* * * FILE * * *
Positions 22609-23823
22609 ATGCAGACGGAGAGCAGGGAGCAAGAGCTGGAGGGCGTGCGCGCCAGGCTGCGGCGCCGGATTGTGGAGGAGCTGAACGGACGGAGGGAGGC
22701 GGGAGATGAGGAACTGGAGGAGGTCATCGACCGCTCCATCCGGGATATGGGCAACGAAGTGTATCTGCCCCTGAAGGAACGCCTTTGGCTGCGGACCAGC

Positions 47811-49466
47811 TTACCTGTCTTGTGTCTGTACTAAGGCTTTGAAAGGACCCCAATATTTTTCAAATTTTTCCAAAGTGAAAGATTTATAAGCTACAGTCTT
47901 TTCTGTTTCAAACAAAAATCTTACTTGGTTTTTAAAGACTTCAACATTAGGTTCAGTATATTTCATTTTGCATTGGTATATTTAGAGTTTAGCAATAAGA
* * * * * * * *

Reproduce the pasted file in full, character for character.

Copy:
Positions 22609-23823
22609 ATGCAGACGGAGAGCAGGGAGCAAGAGCTGGAGGGCGTGCGCGCCAGGCTGCGGCGCCGGATTGTGGAGGAGCTGAACGGACGGAGGGAGGC
22701 GGGAGATGAGGAACTGGAGGAGGTCATCGACCGCTCCATCCGGGATATGGGCAACGAAGTGTATCTGCCCCTGAAGGAACGCCTTTGGCTGCGGACCAGC

Positions 47811-49466
47811 TTACCTGTCTTGTGTCTGTACTAAGGCTTTGAAAGGACCCCAATATTTTTCAAATTTTTCCAAAGTGAAAGATTTATAAGCTACAGTCTT
47901 TTCTGTTTCAAACAAAAATCTTACTTGGTTTTTAAAGACTTCAACATTAGGTTCAGTATATTTCATTTTGCATTGGTATATTTAGAGTTTAGCAATAAGA